36. Alter 1975 (note 28), ix. Compare also the similarly measured remarks of a film critic, R. Stam, in his Reflexivity in Film and Literature:
From Don Quixote to Jean-Luc Godard (Ann Arbor, mi 1985), xi.
37. A. F. Bierl, Dionysus und die griechische Tragdie: Politische und
metatheatralische Aspekte im Text (Tbingen 1991), 116, my translation.
38. One of the few genuine inheritances from the Formalists, under the
aegis of defamiliarization, is the interest of the metafictionists in parody.
For parody, see also above, note 25.
39. E.g., J. L. Styan, Drama, Stage, and Audience (Cambridge 1975), ch. 6.
40. A. Barton, Shakespeare and the Idea of the Play (London 1962).
41. For various theories of theater developed since Abels time, see M.
Carlson, Theories of the Theatre (Ithaca, NY 1984), 454515.
42. P. Parker and G. Hartman, eds., Shakespeare and The Question of
Theory (New York and London 1985).
43. So enterprising and informed a theatrical critic as Erika FischerLichte, coming out of the European ambience with its varied history, avoids
the term, though I am not sure that her dissolution of the boundaries of
the self on the semantic level is very helpful either. See, among her many
works, The Show and the Gaze of Theatre: A European Perspective (Iowa
City 1997), 273.
44. Calderwood 1971 (note 21), 19.
45. Hubert 1991 (note 14), 7.
46. Barton 1962 (note 40), 203; S. Homan, When the Theater Turns to Itself: the Aesthetic Metaphor in Shakespeare (Lewisburg, PA 1981), 1011; 17.
47. E.g., O. Rivera-Rodas, El Metateatro y la Dramtica de Vargas Llosa
(Amsterdam and Philadelphia 1992).
48. Cf. Most (note 4), 3.
49. M. Barchiesi, Plauto e il Metateatro antico, Il Verri 31 (1971),
11330. See particularly 12223 where metadrama is identified with some
endemic features of Old Comedy: the religious collectivity disallowing any
sharp separation of stage, orchestra, and the audience; the public, in part
via the agency of the chorus, participating in the action, seeing their own reality overlaid with improbably collective dreams; the poet and the audience
being in constant personal contact, with the parabasis marking the link; and
the audience awareness of the play as play making it impossible to speak of
scenic illusion.

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50. Even so untraditionalist but meticulous a critic as John Henderson,


for instance, in a recent review, BMCR 17.41.37 (2001), speaks of Cratinus wonderfully metatheatrical Pytine, without giving us a reason for his
use of the term, save for the texts intertextuality, which in his own view is
a feature of most if not all dramatic literature. If Cratinus appeared in the
play in his own person, this appearance is not invasive or disruptive, as in
some early nineteenth century plays, but comparable to the defensive or admonitory presence of the authorial voice in the Aristophanic parabasis,
which is an indigenous feature of the genre.
51. Note the expressly structural analysis of A. Dieterle, Die Strukturelemente der Intrige in der griechisch-rmischen Komdie (Amsterdam 1980).
Also J. Blnsdorf, Die Komdienintrige als Spiel im Spiel, Antike und
Abendland 28 (1982), 13154.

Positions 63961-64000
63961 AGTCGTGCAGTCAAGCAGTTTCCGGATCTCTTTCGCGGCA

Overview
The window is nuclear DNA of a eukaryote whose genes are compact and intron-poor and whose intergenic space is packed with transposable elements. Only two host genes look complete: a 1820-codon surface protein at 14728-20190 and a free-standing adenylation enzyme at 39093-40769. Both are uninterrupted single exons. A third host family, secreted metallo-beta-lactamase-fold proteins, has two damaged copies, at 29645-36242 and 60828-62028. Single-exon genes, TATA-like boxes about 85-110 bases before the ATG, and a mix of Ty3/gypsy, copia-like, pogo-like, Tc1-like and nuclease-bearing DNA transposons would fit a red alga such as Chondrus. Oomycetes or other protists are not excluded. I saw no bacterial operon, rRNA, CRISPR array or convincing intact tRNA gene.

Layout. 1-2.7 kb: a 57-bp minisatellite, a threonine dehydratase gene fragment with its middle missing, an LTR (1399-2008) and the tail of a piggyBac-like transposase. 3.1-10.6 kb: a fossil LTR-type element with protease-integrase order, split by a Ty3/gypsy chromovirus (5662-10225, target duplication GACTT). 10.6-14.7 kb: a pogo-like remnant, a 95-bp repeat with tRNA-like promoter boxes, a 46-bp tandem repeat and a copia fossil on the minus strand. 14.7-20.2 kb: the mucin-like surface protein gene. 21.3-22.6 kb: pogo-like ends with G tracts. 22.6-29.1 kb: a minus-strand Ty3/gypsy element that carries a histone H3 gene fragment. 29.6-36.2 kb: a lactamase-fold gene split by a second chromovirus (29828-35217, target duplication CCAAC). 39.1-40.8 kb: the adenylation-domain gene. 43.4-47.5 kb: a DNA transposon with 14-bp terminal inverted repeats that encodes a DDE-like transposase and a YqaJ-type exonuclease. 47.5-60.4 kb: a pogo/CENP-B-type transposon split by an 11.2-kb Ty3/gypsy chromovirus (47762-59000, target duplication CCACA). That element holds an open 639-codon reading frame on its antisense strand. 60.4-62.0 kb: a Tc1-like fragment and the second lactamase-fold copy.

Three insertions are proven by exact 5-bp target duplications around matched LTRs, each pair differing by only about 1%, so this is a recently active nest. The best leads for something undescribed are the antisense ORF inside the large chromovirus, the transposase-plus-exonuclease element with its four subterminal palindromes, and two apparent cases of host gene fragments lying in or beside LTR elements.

52. See F. Muecke 1982 and 1986 (note 16) and A. G. Batchelder, The
Seal of Orestes: Self-reference and Authority in Sophocles Electra (Lanham,
MD 1995), 35: In its close assocation with speech and action, falsehood and
truth, the [empty] urn also functions as a symbol of the deception of the theatrical situation per se. In this respect it is . . . a metatragic symbol of
tragedy . . .
53. O. Taplin, Comic Angels and Other Approaches to Greek Drama
through Vase-Paintings (Oxford 1993). Taplin is particularly interested in
props, disguise, and dressing scenes in Old Comedy.
54. W. S. Anderson, Barbarian Play: Plautus Roman Comedy (Toronto
1993), 139, warns: If we must flaunt this voguish term metatheatre, we
must confine its usage. Anderson prefers to apply it to Plautus moving the
highly artificial theatrical texture of Greek comedy . . . to another level of
theatre which however does not leave his audience in any doubt about reality. That is, he reserves metatheater to the changes one play rings upon
another, or to its argument with it. This is in the tradition of B. Gentili, Theatrical Performance in the Ancient World: Hellenistic and Roman Theatre
(Amsterdam 1979), 15: I use the term metatheatre in the sense plays constructed from previously existing plays. The plays can be and often are the
authors own. The process has been referred to as The Palimpsestic Code:
A. J. Boyle, Tragic Seneca (London and New York 1997), ch. 5. But G.
Genette (trans. C. Newman and C. Doubinsky), Palimpsests: Literature in
the Second Degree (Lincoln, nb 1997), 5 refers to the process as hypertextuality, reserving metatextuality to commentary, which is labeled the good
critical relationship par excellence. Among his five types of transtextuality,
Genette has nothing that corresponds to a category in which metatheater
would find its place. The same is true of D. Malina, Breaking the Frame:
Metalepsis and the Construction of the Subject (Columbus, oh 2002).
55. M. Ringer, Electra and the Empty Urn: Metatheater and RolePlaying in Sophocles (Chapel Hill, nc 1998), index.
56. E.g., see Batchelder 1995 (note 52), 6: Sophocles Electra is a play
about playwriting.